Application Performance Chatbot
- Application Monitoring
- Conversational UI
Using AI as a new tool in our design arsenal, the team solved some nagging IBM Cloud issues with a concept car for a virtual agent for application management.
A Developer on the Inside
Researching user frustrations across cloud uncovered a difficulty navigating IBM Cloud’s concepts, massive service catalog, nomenclature and often enough cloud in general.
To address this, the team set out to use one of IBM’s most prominent figures, Watson, to scale real time user help with AI. We determined that, if done right, a virtual agent could be like the expert developer on the team that someone could lean their chair back and ask “Hey Watson, you’ve deployed a microservices pipeline using containers, right? How do I…”
Conversational Best Practices
Having a firm understanding of both our user needs and Watson technologies wouldn’t be enough to build an elegant solution. Early ideation uncovered that it would be easy to get conversation wrong. We could irritate users by constantly being present when we weren’t wanted, effectively always being “underfoot.” We could tell users too much at once, overwhelming them. We could fail to tell users what we could do, making interacting with the bot a guessing game. We could fail to return a useful response when the bot didn’t know the answer to a question, making it more of a burden than a help.
Fortunately, a lot of brilliant people have worked on chatbots. Our strategy was to learn from them before starting a single sketch or talking through our first interaction patterns.
Focusing the Concept on a Problem
As I said, our research uncovered a large number of issues. In fact, our first ideation session for the virtual agent came up with thirty-two use cases we could apply it to in order to better IBM’s cloud experience. To avoid choking on the solution’s possiblities and start small and learn from there, we had to pick a use case to start with.
We chose to build the chatbot around application management and AI driven anomaly detection. We found that assessment of application health could only be performed by our wealthiest clients and even then it took many different Administrators working together across weeks or months to accomplish. Certainly not in real time.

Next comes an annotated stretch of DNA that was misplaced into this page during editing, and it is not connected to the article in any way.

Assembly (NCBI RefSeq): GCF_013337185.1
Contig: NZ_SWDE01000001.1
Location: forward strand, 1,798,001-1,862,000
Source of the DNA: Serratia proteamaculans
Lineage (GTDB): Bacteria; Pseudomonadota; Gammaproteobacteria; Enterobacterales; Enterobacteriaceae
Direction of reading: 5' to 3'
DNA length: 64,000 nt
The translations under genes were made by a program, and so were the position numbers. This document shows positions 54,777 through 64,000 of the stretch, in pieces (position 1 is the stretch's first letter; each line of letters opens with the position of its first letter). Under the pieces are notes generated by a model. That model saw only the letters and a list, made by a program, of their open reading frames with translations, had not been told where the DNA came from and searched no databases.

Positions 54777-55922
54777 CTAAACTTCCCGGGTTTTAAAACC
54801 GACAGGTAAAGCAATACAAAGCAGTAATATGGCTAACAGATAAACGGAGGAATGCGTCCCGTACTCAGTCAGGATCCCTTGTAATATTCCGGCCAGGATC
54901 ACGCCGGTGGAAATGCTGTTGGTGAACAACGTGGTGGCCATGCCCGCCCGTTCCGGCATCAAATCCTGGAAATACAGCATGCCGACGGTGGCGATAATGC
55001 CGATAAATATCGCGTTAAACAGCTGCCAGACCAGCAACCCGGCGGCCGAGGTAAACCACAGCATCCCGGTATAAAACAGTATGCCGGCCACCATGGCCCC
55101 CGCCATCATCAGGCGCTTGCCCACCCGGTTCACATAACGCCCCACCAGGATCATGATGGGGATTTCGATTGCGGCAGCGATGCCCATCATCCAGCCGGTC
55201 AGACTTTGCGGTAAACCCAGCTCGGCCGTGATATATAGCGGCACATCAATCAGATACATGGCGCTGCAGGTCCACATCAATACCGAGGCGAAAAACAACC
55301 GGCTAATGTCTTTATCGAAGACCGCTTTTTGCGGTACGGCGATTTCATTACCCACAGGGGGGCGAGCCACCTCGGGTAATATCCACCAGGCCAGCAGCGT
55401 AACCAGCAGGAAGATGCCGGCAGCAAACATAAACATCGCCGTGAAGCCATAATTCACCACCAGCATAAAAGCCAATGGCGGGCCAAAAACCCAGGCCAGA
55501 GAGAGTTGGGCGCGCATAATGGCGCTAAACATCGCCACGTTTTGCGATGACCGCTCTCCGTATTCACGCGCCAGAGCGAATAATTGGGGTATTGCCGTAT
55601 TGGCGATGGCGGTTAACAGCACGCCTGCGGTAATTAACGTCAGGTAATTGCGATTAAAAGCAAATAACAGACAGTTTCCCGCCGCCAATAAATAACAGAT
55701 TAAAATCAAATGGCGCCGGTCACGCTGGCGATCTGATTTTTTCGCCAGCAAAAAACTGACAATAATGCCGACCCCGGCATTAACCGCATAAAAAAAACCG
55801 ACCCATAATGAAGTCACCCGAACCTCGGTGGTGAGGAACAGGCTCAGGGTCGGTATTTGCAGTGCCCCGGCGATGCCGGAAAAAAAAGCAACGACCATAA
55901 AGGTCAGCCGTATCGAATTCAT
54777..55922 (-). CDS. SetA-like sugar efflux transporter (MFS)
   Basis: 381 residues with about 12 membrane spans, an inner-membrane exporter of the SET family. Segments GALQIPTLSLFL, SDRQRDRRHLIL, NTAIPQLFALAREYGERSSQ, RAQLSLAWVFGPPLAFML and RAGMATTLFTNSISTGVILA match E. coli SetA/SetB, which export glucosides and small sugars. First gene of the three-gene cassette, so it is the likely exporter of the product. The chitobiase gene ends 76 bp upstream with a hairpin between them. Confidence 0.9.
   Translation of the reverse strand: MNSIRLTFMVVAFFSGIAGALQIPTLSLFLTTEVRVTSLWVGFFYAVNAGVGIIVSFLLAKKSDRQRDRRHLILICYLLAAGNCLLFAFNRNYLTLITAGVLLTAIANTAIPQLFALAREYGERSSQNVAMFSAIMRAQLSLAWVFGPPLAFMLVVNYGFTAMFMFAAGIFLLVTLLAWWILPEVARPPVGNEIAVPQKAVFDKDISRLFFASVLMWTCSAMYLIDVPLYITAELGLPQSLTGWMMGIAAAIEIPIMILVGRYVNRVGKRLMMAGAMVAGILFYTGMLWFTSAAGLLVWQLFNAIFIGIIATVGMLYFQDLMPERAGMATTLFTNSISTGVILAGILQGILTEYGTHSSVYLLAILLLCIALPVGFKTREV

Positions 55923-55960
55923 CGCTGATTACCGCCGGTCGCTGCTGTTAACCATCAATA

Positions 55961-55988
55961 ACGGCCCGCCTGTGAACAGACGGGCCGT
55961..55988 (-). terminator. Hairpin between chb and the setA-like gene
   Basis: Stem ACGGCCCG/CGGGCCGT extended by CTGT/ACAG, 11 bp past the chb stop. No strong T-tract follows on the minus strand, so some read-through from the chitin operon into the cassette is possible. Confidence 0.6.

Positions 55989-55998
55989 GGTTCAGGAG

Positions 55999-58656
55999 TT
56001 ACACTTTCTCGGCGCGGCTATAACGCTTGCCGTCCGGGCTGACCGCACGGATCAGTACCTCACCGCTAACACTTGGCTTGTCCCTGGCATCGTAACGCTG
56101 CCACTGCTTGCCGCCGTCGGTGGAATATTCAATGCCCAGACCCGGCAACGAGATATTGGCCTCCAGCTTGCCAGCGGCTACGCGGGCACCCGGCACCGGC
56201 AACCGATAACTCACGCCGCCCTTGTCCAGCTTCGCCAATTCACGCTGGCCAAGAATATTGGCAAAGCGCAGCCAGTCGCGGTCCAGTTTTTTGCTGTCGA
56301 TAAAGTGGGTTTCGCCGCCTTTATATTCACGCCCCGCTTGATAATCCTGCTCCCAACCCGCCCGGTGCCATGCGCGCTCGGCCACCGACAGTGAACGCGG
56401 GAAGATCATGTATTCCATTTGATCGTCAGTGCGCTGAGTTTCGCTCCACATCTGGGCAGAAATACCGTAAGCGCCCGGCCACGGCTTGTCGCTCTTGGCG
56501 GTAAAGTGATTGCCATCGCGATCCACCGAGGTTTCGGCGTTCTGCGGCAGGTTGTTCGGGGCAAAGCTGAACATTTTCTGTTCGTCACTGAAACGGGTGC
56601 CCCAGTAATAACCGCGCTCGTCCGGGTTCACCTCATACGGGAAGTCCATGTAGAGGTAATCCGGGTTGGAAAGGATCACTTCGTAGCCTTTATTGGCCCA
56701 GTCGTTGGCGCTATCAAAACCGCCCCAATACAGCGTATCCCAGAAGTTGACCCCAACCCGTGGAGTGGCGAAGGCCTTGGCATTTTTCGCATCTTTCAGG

“Evaporating” Versus “Persistent” Content
We found that there were two aspects to the user’s conversation, the dialog and the content they were asking for. Many times this content was used as reference, often as the dialog continued. To address this, the concept created a UI that would hold on to important, “persistent” content (on the right) while the dialog evaporated harmlessly off to the left side without pushing the necessary content away from the forefront of the UI.
Knowing When to Get Out of the Way
There’s a tendency to get overexcited about the use of a new tool in our interaction tool belt and forget the reason we’re using it. We found from research and in our concepting sessions that we needed to practice restraint with our use of conversation as the way we expected users to take action. Conversation is best used to find the answer to an abstract question in a sea of possibilities and have the system return an answer that would have taken the user days, hours, screens, sites worth of reading and analysis to uncover on their own. It’s like asking for the needle in the haystack.
However, once the user had that needle, further conversation wasn’t necessary. From there, the chat had to present everything the user needed to work with the “needle” and then get out of their way. The designs required “rich cards” complete with all of the info, routes to action, and feedback to response the user needed in order to do what they came for. An example might be asking a co-worker if they knew how to set up rules to filter company email. The coworker could give links to documentation or open up the UI to show where and how it’s done. What the co-worker doesn’t need to do is take over the UI and start asking point by point questions about what rules needed to be created and setting them up in-client. This is as awkward in conversational UI as it is in real life.
Developing a Lean First Delivery
Building a service, maintaining it, and deploying it to users in IBM’s Cloud channels was a commitment. To prove the technology with an MVP, Slack was used to act as a bot delivery pipeline and UI without requiring the team to build out the entire experience. With the Slack deployment, clients could easily integrate the bot into their existing communication channels, and while it didn’t carry every feature our roadmap called for, it would be enough to allow users to get the answers and take the actions they would need to prove the value to their DevOps organization.
I can’t go into further detail about this project publicly, but we can still talk about it.